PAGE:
Assange has also complained that even when he is both able and permitted to speak to his lawyers during the trial, he’s unable to do so in private, saying, “I cannot communicate with my lawyers or ask them for clarifications without the other side seeing” and “The other side has about 100 times more contact with their lawyers per day.”
“I am as much a participant in these proceedings as a spectator at Wimbledon,” a frustrated Assange complained at one point.
So Assange may only speak through his lawyers, but also he’s been presented with many obstacles to speaking with his lawyers. Perfectly normal stuff in a perfectly normal trial being treated in a perfectly normal way by a perfectly normal empire.
It’s pretty clear by the way Baraitser is even more biased against Assange than the actual prosecutors that she made up her mind how she’s going to rule long before the trial even began. This is made all the more shady by the fact that there are apparently no photographs of this public official anywhere online, and indeed no documentation of her existence outside of the court.
“Ms Baraitser is not fond of photography – she appears to be the only public figure in Western Europe with no photo on the internet,” wrote Murray after noting her anger at someone photographing the courtroom. “Indeed the average proprietor of a rural car wash has left more evidence of their existence and life history on the internet than Vanessa Baraitser. Which is no crime on her part, but I suspect the expunging is not achieved without considerable effort. Somebody suggested to me she might be a hologram, but I think not. Holograms have more empathy.”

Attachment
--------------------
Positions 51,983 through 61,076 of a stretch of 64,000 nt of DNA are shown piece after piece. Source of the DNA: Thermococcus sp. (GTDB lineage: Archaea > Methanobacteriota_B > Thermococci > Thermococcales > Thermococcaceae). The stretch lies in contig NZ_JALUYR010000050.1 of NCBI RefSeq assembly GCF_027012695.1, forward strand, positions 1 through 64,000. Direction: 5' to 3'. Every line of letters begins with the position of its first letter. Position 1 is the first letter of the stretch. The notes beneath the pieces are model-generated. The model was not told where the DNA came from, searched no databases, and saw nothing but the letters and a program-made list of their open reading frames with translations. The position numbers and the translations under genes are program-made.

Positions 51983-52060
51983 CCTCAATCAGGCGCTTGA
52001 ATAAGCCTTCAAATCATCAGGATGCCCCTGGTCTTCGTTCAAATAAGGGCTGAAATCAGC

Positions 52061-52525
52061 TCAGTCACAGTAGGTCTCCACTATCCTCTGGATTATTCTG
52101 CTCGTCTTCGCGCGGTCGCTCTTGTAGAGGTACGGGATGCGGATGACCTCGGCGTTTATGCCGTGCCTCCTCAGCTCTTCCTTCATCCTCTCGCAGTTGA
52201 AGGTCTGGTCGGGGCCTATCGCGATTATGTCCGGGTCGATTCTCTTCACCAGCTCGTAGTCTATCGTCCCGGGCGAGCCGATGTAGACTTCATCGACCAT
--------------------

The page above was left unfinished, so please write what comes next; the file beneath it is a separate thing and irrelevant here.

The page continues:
This by itself is weird. How is someone with no public face ruling on an extradition trial of such immense historical significance? How is a public official allowed to make a decision which will affect every member of the public in one way or another, yet the public is not allowed to know anything about her or what she even looks like? That, in my opinion, is weird and creepy.
It’s interesting. I have done some research. Baraister does not exist outside of court. Nothing. https://t.co/R0YksHkfbR
— Matt Kennard (@DCKennard) February 27, 2020
Then there’s the prosecution. They’re trying to argue that the US-UK extradition treaty which expressly forbids extradition for political offenses is void and inapplicable to this case because of another law called the Extradition Act which is written differently, despite the fact that the extradition treatyformed the basis for Assange’s extradition request in the first place.
“We’re in a pretty strange Alice in Wonderland world where the treaty that controls and gives rise to the request, supposedly has nothing to do with the legality of it, it’s very strange,” Fitzgerald said at one point, adding: “it is generally accepted worldwide that people should not be extradited for a non-violent offense of a political nature.”